Francesco Leofante, a Research Fellow in the Department of Computing and a former Research Associate in the VAS group, has had a paper accepted at the 22nd International Conference on Autonomous Agents and Multiagent Systems (AAMAS23):
We caught up with Francesco to get an idea about his work and how it contributes to research in the area of Robust Contrastive Explanations.
Could you quickly summarise what the paper is about?
Our paper deals with robustness issues of counterfactual explanations in neural agents. Counterfactuals are typically used to offer recourse recommendations. Imagine, for example, a system which decides whether an application for a loan should be accepted or rejected. If it is rejected, the person who applied for that loan might ask themselves what they can do to have their application accepted.
Counterfactual explanations can be useful to provide more insights into the decision making of such a system. They are computed as perturbations to the input such that the classification flips - in our example, what would have to change about the loan application for it to be accepted instead of rejected. This perturbation is used to generate recourse recommendations (e.g. increase salary by 10000 and the loan application will be accepted).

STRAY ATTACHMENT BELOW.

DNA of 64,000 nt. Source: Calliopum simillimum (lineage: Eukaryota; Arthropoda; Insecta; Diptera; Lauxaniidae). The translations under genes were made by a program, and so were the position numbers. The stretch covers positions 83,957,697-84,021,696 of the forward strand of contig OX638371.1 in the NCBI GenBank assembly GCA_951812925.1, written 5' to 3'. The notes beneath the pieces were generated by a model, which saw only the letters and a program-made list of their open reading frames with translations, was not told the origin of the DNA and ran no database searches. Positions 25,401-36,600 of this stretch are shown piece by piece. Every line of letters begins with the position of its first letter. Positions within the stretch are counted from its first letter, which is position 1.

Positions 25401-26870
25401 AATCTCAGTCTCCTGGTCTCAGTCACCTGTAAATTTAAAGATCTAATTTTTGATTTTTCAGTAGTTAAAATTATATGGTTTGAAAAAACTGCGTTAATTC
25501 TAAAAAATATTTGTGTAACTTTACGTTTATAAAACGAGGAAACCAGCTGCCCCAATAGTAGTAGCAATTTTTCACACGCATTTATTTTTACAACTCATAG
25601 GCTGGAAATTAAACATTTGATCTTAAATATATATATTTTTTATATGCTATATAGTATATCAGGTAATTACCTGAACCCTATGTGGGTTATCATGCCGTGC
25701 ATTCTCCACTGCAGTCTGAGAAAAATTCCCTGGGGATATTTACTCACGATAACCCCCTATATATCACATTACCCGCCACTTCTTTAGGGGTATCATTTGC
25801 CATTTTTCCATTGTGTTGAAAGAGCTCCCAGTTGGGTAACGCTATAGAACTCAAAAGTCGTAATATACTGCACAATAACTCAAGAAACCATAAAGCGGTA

When implementing the recommendation, the user might not follow it exactly. Imagine they increase their salary by 12000 instead of 10000 (because they assume that the higher the salary the better). This deviation from the original recommendation invalidates the counterfactual explanation because of the structure of the decision boundaries in the neural agent and the loan might be rejected again. Robust counterfactual explanations can help in such a situation - a robust explanation would tolerate deviations from the recommendation to a certain degree. Besides this, we also deal with semifactual explanations in the paper.
How do you advance the state of the art in the area and what are your contributions?
We are the first to propose an appraoch that comes with exhaustive (formal) guarantees on the robustness.
Judging by the example you gave this seems to not only be a theoretical method. Are there any practical applications where this is relevant or that are unlocked by your progress?
In our work we test the developed method on loan application datasets from the FICO competition. This is real data and allows us to evaluate the algorithm focused on counterfactuals. Another benchmark we use are traffic sign recognition tasks. Here, we make sure that an image classifier network correctly classifies a traffic sign and we can provide guarantees that it will continue to do so even when photometric perturbations are applied. If classification fails, we generate an explanation detailing what caused that failure.
That sounds very relevant indeed! So what are future directions of research that you’d like to pursue in that area?
We plan to investigate whether similar techinques based on verification can be extended to account for other notions of robustness within Explainable AI.